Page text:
Land animals smarter than sea creatures because of complex landscapes
‘Like pouring jet fuel on brain evolution’: Hunting in complex landscapes may have helped land animals like humans evolve to become smarter than their aquatic ancestors
- Animals first left the seas and colonised land around 385million years ago
- The terrain on land is more complex and diverse than the marine environment
- This complexity fuelled brain evolution as animals vied for a survival edge
- Animals living in complex landscapes benefited from being able to plan ahead
- This, researchers say, ‘poured jet fuel on brain evolution’ of some land animals
Land animals are, on the whole, smarter than marine creatures and scientists now believe this is because complex landscapes sped up the evolution of intelligence.
Animals first left the seas and colonised land around 385million years ago but their brains were far more primitive than modern-day species.
This, scientists say, is because the simplicity of the ocean’s landscape does not require animals to have to plan ahead and predict what may happen in the future.
When an animal hunts another in the water, the contest is purely about speed, with few other factors playing a part.
However, on land, there are obstacles such as rocks, trees and bushes, which make the environment trickier to navigate in a hunt.
It is this which ‘poured jet fuel on brain evolution’ of land animals, scientists believe, as animals could gain a survival edge by planning and trying to predict future events.
It turned survival into a chess match, with the complex environment and its various features acting as the board on which the animals duelled.
Pictured, the Okavango Delta. its patchy landscape is a good example of the ‘Goldilocks landscape’ where the ability to plan results in a huge survival payoff, the researchers say
Researchers found the perfect environment for nurturing cognitive development is one that is not too empty and not cluttered, such as a Savannah.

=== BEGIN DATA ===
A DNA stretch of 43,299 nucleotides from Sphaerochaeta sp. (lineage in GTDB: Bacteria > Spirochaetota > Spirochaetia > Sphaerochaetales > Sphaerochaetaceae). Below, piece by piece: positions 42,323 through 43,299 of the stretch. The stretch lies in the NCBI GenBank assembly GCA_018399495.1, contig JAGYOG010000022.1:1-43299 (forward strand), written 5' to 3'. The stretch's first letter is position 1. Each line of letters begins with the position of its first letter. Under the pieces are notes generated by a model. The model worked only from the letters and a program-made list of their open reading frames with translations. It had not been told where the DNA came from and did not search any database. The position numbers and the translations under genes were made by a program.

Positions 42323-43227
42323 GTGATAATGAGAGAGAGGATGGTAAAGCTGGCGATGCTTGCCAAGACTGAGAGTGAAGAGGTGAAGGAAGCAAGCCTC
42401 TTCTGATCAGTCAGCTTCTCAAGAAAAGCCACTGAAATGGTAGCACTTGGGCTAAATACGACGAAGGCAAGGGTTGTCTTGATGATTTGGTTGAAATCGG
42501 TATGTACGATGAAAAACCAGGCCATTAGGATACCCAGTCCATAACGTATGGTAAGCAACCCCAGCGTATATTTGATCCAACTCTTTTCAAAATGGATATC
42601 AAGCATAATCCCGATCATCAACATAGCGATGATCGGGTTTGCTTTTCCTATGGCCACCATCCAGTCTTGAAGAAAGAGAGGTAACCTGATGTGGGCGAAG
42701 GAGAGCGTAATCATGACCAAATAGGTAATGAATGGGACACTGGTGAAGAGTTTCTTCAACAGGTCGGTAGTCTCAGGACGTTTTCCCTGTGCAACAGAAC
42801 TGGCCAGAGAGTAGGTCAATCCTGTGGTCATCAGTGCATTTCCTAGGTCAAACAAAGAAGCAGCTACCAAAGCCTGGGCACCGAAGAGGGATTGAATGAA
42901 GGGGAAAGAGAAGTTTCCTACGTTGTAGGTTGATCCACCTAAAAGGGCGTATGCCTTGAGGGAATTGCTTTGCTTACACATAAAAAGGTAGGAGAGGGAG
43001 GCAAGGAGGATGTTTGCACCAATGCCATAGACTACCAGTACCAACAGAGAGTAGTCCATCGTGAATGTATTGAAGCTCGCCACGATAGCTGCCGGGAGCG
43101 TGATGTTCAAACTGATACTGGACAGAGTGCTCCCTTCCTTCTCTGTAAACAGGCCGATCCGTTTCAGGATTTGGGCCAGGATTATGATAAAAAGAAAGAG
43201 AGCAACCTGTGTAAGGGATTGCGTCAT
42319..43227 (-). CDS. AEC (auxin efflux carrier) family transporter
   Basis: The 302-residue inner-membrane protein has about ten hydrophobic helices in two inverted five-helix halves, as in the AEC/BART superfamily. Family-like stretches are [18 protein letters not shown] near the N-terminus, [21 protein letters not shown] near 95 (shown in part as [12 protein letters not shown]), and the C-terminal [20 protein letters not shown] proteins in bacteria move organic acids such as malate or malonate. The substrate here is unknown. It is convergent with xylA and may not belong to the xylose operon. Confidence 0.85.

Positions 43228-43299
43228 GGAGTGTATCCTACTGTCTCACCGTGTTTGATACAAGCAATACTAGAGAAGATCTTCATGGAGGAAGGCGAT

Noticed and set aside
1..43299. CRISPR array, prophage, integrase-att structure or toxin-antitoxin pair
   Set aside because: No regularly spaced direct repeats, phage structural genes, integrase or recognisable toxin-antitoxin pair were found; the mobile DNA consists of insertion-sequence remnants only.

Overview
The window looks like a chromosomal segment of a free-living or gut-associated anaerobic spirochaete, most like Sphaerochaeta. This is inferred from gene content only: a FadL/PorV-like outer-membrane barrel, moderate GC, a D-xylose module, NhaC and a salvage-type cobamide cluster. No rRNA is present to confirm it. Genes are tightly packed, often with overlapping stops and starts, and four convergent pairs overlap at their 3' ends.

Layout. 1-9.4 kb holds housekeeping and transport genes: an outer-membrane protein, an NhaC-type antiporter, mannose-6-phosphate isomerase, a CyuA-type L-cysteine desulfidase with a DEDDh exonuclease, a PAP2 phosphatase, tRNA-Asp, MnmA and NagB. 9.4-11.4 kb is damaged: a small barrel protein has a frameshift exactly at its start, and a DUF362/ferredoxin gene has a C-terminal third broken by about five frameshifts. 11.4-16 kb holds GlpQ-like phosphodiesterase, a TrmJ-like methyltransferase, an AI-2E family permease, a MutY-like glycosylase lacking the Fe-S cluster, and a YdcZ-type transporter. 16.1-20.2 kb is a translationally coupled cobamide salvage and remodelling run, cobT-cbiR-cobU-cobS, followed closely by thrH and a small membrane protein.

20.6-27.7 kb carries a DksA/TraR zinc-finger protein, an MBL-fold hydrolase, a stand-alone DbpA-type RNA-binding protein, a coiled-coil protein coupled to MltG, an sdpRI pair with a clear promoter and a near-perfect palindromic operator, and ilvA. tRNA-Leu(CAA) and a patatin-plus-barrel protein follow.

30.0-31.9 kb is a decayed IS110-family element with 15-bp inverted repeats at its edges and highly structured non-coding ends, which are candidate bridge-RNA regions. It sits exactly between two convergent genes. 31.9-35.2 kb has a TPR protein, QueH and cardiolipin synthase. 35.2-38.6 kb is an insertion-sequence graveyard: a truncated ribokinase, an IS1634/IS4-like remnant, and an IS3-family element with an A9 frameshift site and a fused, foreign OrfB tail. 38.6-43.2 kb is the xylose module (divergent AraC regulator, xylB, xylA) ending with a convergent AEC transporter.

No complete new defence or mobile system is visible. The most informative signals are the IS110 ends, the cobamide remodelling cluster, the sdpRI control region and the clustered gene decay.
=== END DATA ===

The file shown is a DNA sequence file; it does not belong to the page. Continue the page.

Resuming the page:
This was dubbed the Goldilocks-zone of terrain in which being able to plan and devise strategies is a real benefit and therefore the animals evolved to be smarter.
In simple landscapes like open ground or packed landscapes like dense jungle, there was no advantage. This was similar to what was seen in the seas.
All of Earth’s most intelligent animals are land-dwelling creatures, including humans, chimps and elephants, with the notable exception of dolphins and whales.
However, the researchers say these marine mammals actually evolved their intellect on land before moving to a water-based existence around 50 million years ago.
‘All animals – on land or in water – had the same amount of time to evolve, so why do land animals have most of the smarts?’ says Professor Malcolm MacIver, who led the study from Northwestern University.
‘Our work shows that it’s not just about what’s in the head but also about what’s in the environment.’
Chimpanzees smack their lips together at almost the same speed as chattering humans, a study has revealed.
Primatologists found the striking similarity after watching videos of the African apes during grooming sessions.
The results suggest human ancestors had at least some of the tools for language as early as five million years ago – when the lineages split.
Primatologists from the universities of Warwick and St Andrews watched clips of our closest relative at Edinburgh and Leipzig zoo.
They compared this to two wild troops in Uganda, finding they could move their lips two to four times a second.
This closely matches humans, who are able to move their lips two to seven times a second.
Previous research from the team found that eyesight was a factor in helping animals become smarter.
In water, eyesight is restricted and often poorly developed, with little to look at and the water physically limiting how far an animal can see.
When life moved to the land, this restriction was lifted. But the scientists found improvements to eyesight was not enough to explain the boost to intelligence.
Instead, something else was needed to nourish the brain.
‘We speculated that moving onto land poured jet fuel on the evolution of the brain as it may have advantaged the hardest cognitive operation there is: Envisioning the future,’ Professor MacIver said.
‘It could explain why we can go out for seafood, but seafood can’t go out for us.’
The team used computer simulations to replicate what happens when animals with varying levels of smarts are put in different situations.
Professor MacIver said says: ‘In the open aquatic environments, you just need to run in the opposite direction and hope for the best.
‘While in the highly packed environments, there are only a few paths to take, and you are not able to strategise because you can’t see far.
‘In these environments, we found that planning does not improve your chances of survival.
”With patchy landscapes, there is an interplay of transparent and opaque regions of space and long-range vision, which means that your movement can hide or reveal your presence to an adversary.
‘Terra firma becomes a chess board. With every movement, you have a chance to unfurl a strategy.’
The research is available in the journal Nature Communications.
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